Insulin Infusion and Infectious Diabetic Foot Ulcers (IIIFU)
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|ClinicalTrials.gov Identifier: NCT00700362|
Recruitment Status : Withdrawn (This study is a part of the IINDU study)
First Posted : June 18, 2008
Last Update Posted : April 9, 2015
Normoglycemia is important for the outcome of surgical and medical conditions. Insulin infusions have been studied to achieve normoglycemia during these circumstances and have proved to be useful. Insulin given by subcutaneous injections has longer duration compared to intravenous given insulin which makes it more difficult to control. The hypothesis behind the trial is the concept that insulin infusion is more effective in reaching normoglycemia in diabetic subjects during foot ulcer infection and surgical wound infection.
- The study evaluates a target controlled insulin infusion or conventional therapy as antidiabetic treatment during foot ulcer infection and surgical wound infection.
- Secondary efficacy parameter will be hospital stay, laboratories for inflammation and oxidative stress.
|Condition or disease||Intervention/treatment|
|Diabetes Mellitus Insulin Resistance Hyperglycemia Infection||Procedure: Insulin infusion (aspart) Procedure: Standard care|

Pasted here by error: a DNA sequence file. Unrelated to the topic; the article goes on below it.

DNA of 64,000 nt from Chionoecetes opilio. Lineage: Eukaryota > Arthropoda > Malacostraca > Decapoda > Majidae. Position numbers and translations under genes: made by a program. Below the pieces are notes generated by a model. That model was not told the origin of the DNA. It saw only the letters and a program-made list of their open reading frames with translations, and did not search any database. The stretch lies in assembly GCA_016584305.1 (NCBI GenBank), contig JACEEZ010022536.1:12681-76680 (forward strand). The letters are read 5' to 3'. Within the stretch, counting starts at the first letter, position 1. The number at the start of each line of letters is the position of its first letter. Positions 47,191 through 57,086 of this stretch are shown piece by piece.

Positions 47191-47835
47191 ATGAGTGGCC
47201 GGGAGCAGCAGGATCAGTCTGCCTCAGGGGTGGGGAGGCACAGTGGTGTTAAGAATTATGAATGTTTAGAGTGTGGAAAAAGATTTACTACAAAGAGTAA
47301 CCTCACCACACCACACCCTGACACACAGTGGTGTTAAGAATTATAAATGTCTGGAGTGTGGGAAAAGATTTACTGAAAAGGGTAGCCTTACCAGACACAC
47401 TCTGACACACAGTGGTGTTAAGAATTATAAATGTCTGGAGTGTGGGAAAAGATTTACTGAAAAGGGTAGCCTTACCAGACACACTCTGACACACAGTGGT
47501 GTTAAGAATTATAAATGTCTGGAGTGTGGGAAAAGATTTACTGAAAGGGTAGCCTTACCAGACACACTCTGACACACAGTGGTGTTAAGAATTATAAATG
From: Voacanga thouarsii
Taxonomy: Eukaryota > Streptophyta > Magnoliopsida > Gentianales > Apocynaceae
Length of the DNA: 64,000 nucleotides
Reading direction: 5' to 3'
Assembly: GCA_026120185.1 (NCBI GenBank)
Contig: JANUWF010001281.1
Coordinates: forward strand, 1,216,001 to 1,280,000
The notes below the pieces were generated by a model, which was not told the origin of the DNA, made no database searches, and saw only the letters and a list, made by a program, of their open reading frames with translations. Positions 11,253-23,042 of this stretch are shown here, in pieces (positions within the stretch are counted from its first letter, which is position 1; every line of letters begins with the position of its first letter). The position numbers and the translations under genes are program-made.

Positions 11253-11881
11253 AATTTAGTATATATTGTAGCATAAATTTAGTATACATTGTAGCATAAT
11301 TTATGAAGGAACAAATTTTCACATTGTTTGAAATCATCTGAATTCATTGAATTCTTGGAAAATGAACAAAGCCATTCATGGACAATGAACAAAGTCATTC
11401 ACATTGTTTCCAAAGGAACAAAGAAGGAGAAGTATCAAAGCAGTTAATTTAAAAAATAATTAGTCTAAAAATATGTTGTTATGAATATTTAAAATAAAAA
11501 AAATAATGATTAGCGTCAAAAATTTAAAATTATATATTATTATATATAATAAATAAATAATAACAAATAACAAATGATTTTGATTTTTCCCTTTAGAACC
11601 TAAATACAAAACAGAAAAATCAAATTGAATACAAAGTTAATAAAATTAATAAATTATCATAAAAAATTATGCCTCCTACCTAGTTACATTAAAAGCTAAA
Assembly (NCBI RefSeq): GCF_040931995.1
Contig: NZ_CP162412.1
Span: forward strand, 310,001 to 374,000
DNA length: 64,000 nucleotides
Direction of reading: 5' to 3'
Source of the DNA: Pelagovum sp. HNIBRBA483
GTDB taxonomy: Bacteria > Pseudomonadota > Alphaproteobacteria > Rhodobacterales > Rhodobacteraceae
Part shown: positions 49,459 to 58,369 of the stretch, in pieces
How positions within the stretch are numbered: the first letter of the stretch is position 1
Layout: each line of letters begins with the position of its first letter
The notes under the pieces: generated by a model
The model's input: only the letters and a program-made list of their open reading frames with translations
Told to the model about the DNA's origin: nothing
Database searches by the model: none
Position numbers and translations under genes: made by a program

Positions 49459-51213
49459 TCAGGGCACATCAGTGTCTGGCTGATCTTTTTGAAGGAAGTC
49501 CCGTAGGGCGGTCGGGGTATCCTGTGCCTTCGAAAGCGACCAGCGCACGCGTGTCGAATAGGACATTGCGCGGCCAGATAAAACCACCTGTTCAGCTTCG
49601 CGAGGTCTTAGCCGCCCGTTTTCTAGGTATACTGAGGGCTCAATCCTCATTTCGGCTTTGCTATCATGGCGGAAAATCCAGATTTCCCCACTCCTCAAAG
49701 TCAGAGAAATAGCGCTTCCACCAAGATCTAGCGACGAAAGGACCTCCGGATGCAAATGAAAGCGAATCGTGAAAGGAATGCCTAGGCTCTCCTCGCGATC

Show Detailed Description
|Study Type :||Observational|
|Actual Enrollment :||0 participants|
|Official Title:||The Effect of Insulin-Glucose Infusion on Metabolic Control (Primary) and Inflammation (Secondary) in Diabetic Patients Treated for Acute Foot Ulcer Infection or Surgical Wound Infection|
|Study Start Date :||December 2011|
|Estimated Primary Completion Date :||October 2016|
|Estimated Study Completion Date :||December 2016|
- Procedure: Insulin infusion (aspart)
The insulin infusion, a fast acting insulin analog (aspart) in 1 Unit/ml of NaCl, starts when the patients full fill the eligibility criteria and has signed the informed consent. The intervention group continues for three full days with insulin infusion. After the transition day (the fourth day) multiple doses of mixinsulin continues until the study ends 4 weeks after the randomization.
- Procedure: Standard care
Glucose control according to standard care at the ward, i.e., sliding scale insulin at the discretion of responsible physician.
- Plasma glucose level. [ Time Frame: 4 weeks ]
- Hospital stay [ Time Frame: 4 weeks ]
- HbA1c [ Time Frame: 4 weeks ]
- laboratories for inflammation and oxidative stress. [ Time Frame: 4 weeks ]
To learn more about this study, you or your doctor may contact the study research staff using the contact information provided by the sponsor.
Please refer to this study by its ClinicalTrials.gov identifier (NCT number): NCT00700362
|Department of Molecular Medicine and Surgery, Rolf Luft Research Center for Diabetes and Endocrinology|
|Stockholm, Sweden, 171 76|
|Principal Investigator:||Kerstin Brismar, Professor||Karolinska Institutet|